“3 out of 4 doctors believe that remote medicine will be part of their daily work by 2030 (according to the French Health Insurance – Amelie.fr )”
From the moment when this patient record is no longer in the sole hands of a medical specialist or healthcare professional, the need to share the record to ensure its enrichment, disclosure and follow-up is then engaged.
From a one to one relationship (doctor to patient, specialist to specialist), which was already a small revolution in itself because it required benevolence and strong communication links, the revolution is now a one to many relationship (several specialists at the same time, the patient and his family or his companion) in a number of places and varied temporality.
This relationship is constantly reinvented thanks to the tools available, which have the advantages and objectives of proposing new, more “human” relationships between patient and professional. Relationships that are also diversifying through the opening to other medical modalities: in addition to the triptych diagnosis/care/healing, come upstream and downstream such things as education, information, accompaniment, support, follow-up…
The question to be asked is therefore: who might best support the patient? Family, friends, caregivers, pharmacist, employer? through this question we rediscover new bonds.
# seamless experiences for all actors
#complexity of physical / digital interactions
“70% of hospitals have no traceability of their pre- and post-surgery follow-up (DGOS 2015 study)”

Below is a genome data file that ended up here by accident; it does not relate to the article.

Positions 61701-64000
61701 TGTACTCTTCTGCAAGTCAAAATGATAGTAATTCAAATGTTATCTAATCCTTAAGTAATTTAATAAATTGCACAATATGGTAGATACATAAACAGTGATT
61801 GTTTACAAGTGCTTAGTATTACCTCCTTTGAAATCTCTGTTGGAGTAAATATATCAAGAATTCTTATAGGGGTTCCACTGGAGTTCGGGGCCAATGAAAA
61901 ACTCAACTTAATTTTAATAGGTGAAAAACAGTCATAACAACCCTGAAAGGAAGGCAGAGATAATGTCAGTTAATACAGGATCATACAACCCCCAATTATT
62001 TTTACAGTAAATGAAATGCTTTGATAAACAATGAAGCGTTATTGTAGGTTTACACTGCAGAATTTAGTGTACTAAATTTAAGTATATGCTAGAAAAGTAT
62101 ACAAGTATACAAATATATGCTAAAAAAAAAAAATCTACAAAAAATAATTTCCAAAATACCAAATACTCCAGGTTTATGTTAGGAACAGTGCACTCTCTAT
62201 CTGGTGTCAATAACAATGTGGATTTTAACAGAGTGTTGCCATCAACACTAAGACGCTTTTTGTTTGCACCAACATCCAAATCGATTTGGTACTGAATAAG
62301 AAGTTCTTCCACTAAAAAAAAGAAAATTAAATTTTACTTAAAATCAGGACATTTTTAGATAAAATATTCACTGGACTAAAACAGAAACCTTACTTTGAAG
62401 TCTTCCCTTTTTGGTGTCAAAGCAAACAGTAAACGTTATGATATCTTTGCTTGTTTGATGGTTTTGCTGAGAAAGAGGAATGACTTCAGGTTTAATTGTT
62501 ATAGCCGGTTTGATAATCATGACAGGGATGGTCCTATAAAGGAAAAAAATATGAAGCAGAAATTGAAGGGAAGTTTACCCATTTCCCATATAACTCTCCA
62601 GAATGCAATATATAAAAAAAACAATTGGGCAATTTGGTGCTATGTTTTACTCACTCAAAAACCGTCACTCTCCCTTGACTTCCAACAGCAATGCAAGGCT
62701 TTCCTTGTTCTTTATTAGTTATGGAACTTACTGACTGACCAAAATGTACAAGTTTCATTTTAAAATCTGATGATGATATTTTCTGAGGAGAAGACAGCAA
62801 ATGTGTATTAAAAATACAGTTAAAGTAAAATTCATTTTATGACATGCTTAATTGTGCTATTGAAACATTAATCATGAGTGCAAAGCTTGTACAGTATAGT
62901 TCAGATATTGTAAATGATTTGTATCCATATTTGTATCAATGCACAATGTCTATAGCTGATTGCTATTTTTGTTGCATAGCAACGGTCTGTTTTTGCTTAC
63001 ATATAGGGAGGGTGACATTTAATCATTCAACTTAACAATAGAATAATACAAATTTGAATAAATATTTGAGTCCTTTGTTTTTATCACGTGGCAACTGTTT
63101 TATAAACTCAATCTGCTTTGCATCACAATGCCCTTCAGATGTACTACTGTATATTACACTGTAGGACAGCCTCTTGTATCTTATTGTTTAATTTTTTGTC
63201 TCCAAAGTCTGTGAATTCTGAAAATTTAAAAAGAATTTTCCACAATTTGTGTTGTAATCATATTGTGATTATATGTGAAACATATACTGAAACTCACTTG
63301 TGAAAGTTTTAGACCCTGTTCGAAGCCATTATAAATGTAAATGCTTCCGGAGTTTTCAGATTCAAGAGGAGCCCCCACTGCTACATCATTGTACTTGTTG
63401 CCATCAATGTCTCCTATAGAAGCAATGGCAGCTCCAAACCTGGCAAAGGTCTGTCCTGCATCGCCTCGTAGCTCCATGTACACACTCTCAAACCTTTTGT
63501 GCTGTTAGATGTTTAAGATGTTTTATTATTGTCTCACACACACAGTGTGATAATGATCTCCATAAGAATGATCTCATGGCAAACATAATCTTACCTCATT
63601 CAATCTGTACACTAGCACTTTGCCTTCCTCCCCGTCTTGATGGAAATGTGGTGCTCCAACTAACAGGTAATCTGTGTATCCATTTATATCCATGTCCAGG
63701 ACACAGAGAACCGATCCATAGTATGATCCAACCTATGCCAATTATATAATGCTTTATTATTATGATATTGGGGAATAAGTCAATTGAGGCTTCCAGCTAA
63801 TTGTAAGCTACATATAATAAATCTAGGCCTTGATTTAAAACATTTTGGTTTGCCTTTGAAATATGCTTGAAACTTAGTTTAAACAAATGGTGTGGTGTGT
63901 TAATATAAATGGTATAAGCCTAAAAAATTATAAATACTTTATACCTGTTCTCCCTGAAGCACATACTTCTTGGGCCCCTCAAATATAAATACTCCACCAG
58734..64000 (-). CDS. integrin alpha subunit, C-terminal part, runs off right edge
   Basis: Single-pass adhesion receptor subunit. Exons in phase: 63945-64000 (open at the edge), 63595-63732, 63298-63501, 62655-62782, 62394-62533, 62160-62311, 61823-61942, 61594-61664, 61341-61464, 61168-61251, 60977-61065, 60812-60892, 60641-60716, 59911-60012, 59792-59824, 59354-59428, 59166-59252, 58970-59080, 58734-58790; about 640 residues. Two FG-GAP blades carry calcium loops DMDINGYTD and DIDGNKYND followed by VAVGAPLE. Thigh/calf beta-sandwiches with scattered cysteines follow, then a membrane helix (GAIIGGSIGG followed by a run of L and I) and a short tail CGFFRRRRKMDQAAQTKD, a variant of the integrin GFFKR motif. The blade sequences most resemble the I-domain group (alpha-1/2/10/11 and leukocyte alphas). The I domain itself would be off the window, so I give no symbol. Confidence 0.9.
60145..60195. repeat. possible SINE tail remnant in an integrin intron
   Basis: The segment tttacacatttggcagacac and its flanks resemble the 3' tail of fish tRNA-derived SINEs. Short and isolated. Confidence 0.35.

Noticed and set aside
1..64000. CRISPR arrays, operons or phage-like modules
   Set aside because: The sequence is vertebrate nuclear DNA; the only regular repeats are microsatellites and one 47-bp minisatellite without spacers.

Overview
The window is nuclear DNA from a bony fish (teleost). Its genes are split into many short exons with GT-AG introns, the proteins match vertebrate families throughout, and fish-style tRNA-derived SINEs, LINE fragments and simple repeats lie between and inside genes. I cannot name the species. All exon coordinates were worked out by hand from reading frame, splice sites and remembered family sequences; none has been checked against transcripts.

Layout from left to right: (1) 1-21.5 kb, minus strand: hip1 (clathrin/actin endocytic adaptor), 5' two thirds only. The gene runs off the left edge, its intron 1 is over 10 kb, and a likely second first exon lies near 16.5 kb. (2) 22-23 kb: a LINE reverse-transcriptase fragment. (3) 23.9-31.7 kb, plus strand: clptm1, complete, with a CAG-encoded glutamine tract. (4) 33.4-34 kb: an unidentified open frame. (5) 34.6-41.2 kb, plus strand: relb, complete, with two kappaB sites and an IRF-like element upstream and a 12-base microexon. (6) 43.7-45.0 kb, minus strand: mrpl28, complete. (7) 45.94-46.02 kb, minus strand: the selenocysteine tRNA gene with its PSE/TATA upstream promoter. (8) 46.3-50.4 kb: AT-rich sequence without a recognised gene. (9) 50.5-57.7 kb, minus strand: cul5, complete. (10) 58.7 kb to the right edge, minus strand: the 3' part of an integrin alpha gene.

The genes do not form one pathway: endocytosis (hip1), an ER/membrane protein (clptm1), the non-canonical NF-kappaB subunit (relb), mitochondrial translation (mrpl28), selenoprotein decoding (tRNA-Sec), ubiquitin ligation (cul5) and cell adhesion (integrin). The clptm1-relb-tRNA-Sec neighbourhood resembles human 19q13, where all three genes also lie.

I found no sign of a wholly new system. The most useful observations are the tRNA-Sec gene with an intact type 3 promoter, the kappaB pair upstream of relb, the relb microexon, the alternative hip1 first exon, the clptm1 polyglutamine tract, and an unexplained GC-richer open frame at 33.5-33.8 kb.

Once this need is established, which, as we can see, is perhaps multiple, we can glimpse, thanks to digital technology, all the possible ways of getting out of the paper record and proposing it in multiple formats that would be tailored and optimised for each context.
Here a patient portal for a medical analysis laboratory; there an application for monitoring pathology via the pharmacist’s advice; an app on a tablet for the on the move doctor; a touch screen for the anaesthetist in the surgical room… all these devices embed part of the patient file with them to provide the right information at the right time.
The challenge is not limited to the creation of new media or technological performance. Everyday, a new start-up is able to demonstrate its relevance on this front. Based on our experience, the major challenge resides in the quality of the experience of these new products or services, for these various user profiles.
Because users, be they patients or professionals, demand a “seamless” experience that gives them complete confidence in the quality of the product’s experience, as well as in the security and confidentiality of information.
# Innovative scenarios
#multiple stakeholders / (responsive) devices / locations
#mapping of actors
“75% of French employees expect their employer to regularly assess their health and to act as a coach to advise them in their daily lives (source: Malakoff Médéric study)”
Few are the innovations where we can see so many potential: from a simple repository of information, the possibilities are broadened with regard to usages, scenarios, actors, places, devices and temporalities.